WILLIAMSTOWN -- In big basketball games, coaches can count on senior leadership to help guide a young team along. Sometimes, the kids can do the job just fine.
The Williams College women's basketball team has no seniors on it, and is led by two veteran juniors. But that means head coach Pat Manning looks to freshmen and sophomores to help her team out. Sophomore MaryKate O'Brien and freshman Lauren McCall are two of the younger players.
"MaryKate has been consistent all year and steady. She hadn't been scoring the last few games, and [Friday] she came through with some moves to the basket," said Manning, after Williams' 69-55 win over Bowdoin on Friday night. "She kept her calm and kept her cool.
"Lauren is capable of exploding. The shots she took are shots she can make in every game. She just played fearlessly."
How fearlessly? Well the 6-foot-1 freshman from Natick was confident enough to take what New England basketball fans know is called the "Larry Bird Shot."
Bowdoin rallied from a 23-point first half deficit and were trailing by eight points with 3:05 to play in the game. McCall's 3-pointer from the right wing put the Ephs up by double figures and the visiting Polar Bears never got any closer. Just like No.
"I just took it," McCall said with a laugh. "I was feeling it. My teammates gave me a great pass. I wasn't thinking out there. I was just having fun."
McCall had just about a perfect night. She had a career-high 24 points, was 6 of 8 from behind the 3-point arc, and 9 for 11 in the game. She also pulled down eight rebounds.
Kellie Macdonald and Ellen Cook are the juniors who lead this Williams team. McCall said that without them, the Ephs would not be 13-3.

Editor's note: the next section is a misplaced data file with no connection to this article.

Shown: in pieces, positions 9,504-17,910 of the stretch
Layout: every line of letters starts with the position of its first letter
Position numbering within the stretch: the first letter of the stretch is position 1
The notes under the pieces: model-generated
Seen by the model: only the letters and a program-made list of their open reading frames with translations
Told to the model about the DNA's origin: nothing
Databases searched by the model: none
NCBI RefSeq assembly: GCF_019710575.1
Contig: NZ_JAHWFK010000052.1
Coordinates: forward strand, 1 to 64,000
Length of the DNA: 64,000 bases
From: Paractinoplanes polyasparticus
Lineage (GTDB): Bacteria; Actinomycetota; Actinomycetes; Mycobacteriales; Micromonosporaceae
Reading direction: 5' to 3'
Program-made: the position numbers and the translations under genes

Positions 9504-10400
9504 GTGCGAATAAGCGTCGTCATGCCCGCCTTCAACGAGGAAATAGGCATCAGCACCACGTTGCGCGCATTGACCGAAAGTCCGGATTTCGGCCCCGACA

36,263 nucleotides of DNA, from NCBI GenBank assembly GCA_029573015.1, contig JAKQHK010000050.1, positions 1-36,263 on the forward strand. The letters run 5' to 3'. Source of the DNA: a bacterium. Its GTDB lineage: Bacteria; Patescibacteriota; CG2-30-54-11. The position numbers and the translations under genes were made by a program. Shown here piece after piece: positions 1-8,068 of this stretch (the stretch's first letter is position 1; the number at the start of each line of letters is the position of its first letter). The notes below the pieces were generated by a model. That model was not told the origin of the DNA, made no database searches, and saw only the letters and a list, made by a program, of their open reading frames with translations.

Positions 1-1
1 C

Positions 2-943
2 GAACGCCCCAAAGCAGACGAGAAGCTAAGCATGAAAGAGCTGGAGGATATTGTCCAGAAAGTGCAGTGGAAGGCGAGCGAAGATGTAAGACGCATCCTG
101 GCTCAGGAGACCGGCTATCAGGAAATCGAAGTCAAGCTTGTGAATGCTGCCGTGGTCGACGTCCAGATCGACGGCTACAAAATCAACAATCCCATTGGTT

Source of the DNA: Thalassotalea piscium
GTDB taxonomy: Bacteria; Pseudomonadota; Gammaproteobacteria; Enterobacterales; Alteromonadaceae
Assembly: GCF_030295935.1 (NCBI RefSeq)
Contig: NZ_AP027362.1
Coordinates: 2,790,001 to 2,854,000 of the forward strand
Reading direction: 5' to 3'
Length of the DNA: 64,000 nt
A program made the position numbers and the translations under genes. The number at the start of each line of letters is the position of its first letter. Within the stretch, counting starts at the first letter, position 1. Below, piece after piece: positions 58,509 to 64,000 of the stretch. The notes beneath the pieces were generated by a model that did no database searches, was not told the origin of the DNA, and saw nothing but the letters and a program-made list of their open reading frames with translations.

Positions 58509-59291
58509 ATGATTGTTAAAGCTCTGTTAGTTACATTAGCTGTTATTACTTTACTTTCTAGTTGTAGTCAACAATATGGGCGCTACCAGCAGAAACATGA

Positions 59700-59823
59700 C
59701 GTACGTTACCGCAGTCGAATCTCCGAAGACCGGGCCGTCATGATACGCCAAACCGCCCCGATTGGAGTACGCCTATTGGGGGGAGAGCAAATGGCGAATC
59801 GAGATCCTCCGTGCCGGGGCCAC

"They're amazing. They're very helpful out there," said McCall. "They always help us out to make sure we're ready and what our base [defense] is. They're always supportive of us. They're always there for us."
This is McCall's first year on the court for the Ephs, while for O'Brien; she was a reserve who averaged 1.5 points in 9.8 minutes of play. This year, she's the starting point guard.
O'Brien, who grew up in suburban Philadelphia, plays like a tough Philly point guard. She also understood the importance of a game where a loss could have put Williams at 0-3 in the conference.
"The team focused a lot this week. We didn't want another NESCAC loss," O'Brien said. "We were determined to win."
It's quite a change for O'Brien, who had to step in and play many more minutes due to hefty graduation losses.
O'Brien played 34 minutes against Bowdoin, and is averaging 14 minutes more than she did a year ago. A summer of preparation has helped her.
"I'm exponentially more confident this year," she said. "I worked hard over the summer. We just clicked from fall warm-ups."
There's still a lot of growing this Williams women's basketball team can do, and will have to do if it hopes to make postseason noise.
"We all have to step up," said O'Brien. "As a team, there's no one leader. We all bring something to the team. That's the best part about getting a [NESCAC] win under our belts. We're all confident in each other and in ourselves."
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